In the year 1776, Mr. N. was afflicted with a tumor, or wen, which had formed on his thigh; and, on account of its growing more large and troublesome, he resolved to undergo the experiment of extirpation. This obliged him to go to London for the operation, which was successfully performed, October 10th, by the late Mr.Warner, of Guy's Hospital. I remember hearing him speak several years afterwards of this trying occasion; but the trial did not seem to have affected him as a painful operation, so much as a critical opportunity in which he might fail in demonstrating the patience of a Christian under pain. “I felt,” said he, “that being enabled to bear a very sharp operation with tolerable calmness and confidence, was a greater favour granted to me than the deliverance from my malady.” While Mr. N. thus continued faithfully discharging the duties of his station, and watching for the temporal and eternal welfare of his flock, a dreadful fire broke out at Olney, Oct. 1777. Mr. N. took an active part in comforting and relieving the sufferers: he collected upwards of 200l. for them; a considerable sum of money, when the poverty and late calamity of the place are considered. Such instances of benevolence towards the people, with the constant assistance he af. forded the poor, by the help of Mr. Thornton, naturally led him to expect that he should have so much influence as to restrain gross licentiousness on particular occasions. But, to use his own expression, he had “lived to bury the old crop, on which any dependence could be placed.” He preached a Weekly Lecture, which occurred that year on the 5th of November; and, as he feared that the usual way of celebrating it at Olney might endanger his hearers in their attendance at the church, he exerted himself to preserve some degree of quiet on that evening. Instead, however, of hearkening to his intreaties, the looser sort exceeded their former extravagance, drunkenness, and rioting; and even obliged him to send out money, to preserve his house from violence. This happened but a year before he finally left Olney. When he related this occurrence to me, he added, that he believed he should never have left the place while he lived, had not so incorrigible a spirit prevailed, in a parish which he had long laboured to reform. But I must remark here, that this is no solitary fact, nor at all unaccountable. The Gospel, we are informed, is not merely a savour of life unto life, but also of death unto death. Those, whom it does not soften, it is often found to harden. Thus we find St. Paul went into the synagogue and spake boldly for the space of three months, disputing and persuading the things concerning the %ingdom of God... But, when divers were hardened, and believed not, but spake evil of that way before the multitude, he departed from them. The strong man armed, seeks to keep his house and goods in peace; and, if a Minister is disposed to let this sleep qf death remain, that Minister's own house and goods may be permitted to remain in peace also. Such a Minister may be esteemed by his parish as a good kind of man—quiet, inof. fensive, candid, &c. and, if he discovers any zeal, it is directed to keep the parish in the state he found it; that is, in ignorance and unbelief, worldly-minded and hard-hearted—the very state of peace in which the strong man armed seeks to keep his palace or citadel, the human heart. But, if a Minister, like the subject of these Memoirs, enters into the design of his commission —if he be alive to the interest of his own soul, and that of the souls committed to his charge; or, as the Apostle expresses it, to save himself and those that hear him—he may depend upon meeting in his own experience the truth of that declaration, Yea, all that will live godly in Christ.Jesus, shall suffer persecution, in one form of it or another. One of the most melancholy sights we behold, is, when any part of the Church, through prejudice, joins the World in throwing the stone. There is, however, such a determined enmity to godliness itself, in the breasts of a certain class of men existing in most parishes, that, whatever learning and good sense are found in their Teacher—whatever consistency of character or blameless deportment he exhibits—whatever benevolence or bounty (like that which Mr. N. exercised at Olney) may constantly appear in his character—such men remain irreconcilable. They will resist every attempt made to appease their enmity. God alone, who changed the hearts of Paul and of Newton, can heal these bitter waters. - I recollect to have heard Mr. N. say on such an occasion, “When God is about to perform any great work, he generally permits some great opposition to it. Suppose Pharoah had acquiesced in the departure of the children of Israel—or that they had met with no difficulties in the way— they would, indeed, have passed from Egypt to Canaan with ease; but they, as well as the Church in all future ages, would have been great losers. The wonder-working God would not have been seen in those extremities which make his arm so visible—A smooth passage here, would have made but a poor story.” But, under such disorders, Mr. N. in no one instance that I ever heard of, was tempted to depart from the line marked out by the precept and example of his Master. He continued to bless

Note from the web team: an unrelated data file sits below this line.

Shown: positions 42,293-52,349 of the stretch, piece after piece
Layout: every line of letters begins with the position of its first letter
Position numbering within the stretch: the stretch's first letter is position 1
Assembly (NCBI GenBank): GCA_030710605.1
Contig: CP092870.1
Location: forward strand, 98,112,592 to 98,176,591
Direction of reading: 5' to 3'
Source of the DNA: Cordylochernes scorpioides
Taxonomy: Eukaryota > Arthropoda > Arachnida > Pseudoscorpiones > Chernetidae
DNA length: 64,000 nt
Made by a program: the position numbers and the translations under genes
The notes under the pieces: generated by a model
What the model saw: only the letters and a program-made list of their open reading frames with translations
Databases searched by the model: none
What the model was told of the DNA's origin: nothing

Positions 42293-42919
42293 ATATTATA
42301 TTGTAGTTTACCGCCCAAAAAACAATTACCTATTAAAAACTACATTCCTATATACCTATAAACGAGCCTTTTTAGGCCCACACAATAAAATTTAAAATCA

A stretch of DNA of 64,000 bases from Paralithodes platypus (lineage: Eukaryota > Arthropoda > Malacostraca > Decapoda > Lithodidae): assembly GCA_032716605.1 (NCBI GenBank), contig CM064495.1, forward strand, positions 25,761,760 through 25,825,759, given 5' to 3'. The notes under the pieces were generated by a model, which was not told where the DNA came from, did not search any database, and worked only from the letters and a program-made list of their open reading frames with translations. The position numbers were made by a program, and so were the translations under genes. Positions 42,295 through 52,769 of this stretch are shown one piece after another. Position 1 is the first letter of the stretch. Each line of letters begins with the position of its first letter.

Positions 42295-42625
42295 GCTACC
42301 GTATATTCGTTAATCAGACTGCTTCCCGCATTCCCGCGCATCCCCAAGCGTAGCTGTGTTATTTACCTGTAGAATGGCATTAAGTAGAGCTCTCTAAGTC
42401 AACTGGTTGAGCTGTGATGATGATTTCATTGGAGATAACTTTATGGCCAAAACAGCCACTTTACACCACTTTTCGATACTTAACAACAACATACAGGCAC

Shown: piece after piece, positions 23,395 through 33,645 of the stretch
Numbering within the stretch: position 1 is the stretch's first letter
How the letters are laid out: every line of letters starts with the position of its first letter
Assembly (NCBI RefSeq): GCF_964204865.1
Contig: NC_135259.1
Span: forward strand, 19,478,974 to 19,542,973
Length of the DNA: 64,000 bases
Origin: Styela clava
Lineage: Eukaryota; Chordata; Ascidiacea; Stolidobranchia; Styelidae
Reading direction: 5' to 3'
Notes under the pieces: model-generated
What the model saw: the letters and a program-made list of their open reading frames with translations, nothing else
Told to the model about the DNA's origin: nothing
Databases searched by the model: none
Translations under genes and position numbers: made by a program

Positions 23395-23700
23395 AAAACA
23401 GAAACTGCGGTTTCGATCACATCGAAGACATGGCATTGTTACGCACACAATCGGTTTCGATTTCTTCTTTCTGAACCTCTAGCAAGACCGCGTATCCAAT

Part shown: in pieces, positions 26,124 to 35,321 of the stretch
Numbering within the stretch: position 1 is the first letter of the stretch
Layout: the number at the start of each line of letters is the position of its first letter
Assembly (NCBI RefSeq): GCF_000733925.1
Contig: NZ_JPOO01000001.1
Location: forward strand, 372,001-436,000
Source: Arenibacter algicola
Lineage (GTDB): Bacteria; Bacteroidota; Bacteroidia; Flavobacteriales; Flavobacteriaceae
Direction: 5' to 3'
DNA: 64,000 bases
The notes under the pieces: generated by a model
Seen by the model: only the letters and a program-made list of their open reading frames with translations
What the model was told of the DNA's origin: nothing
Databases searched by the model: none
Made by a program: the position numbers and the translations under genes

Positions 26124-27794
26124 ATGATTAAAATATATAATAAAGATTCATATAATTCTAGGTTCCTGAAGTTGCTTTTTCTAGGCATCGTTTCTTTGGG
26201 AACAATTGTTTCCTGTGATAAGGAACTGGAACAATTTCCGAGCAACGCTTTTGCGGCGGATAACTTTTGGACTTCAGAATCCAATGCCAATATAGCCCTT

* The following reflections on this occasion occur in Mr. N.'s Diary.— “Thou didst support me, and make this operation very tolerable. The cure, by thy blessing, was happily expedited: so that on Sunday the 27th, I was enabled to go to church and hear Mr. F-, and the Sunday following to preach for him. The tenderness and attention of Dr. and Mrs. F——, with whom we were, I cannot sufficiently describe; nor, indeed, the kindness of many other friends. To them I would be thankful, my Lord, but especially to Thee: for what are creatures, but instruments in thy hand, fulfilling thy pleasure? At home, all was preserved quiet: and I met with no incident to distress or disturb me while absent. The last fortnight I preached often, and was hurried about in seeing my friends: but, though I had little leisure or opportunity for retirement, and my heart, alas! as usual, sadly reluctant and dull insecret; yet, in public, Thou wert pleased to favour me with liberty.”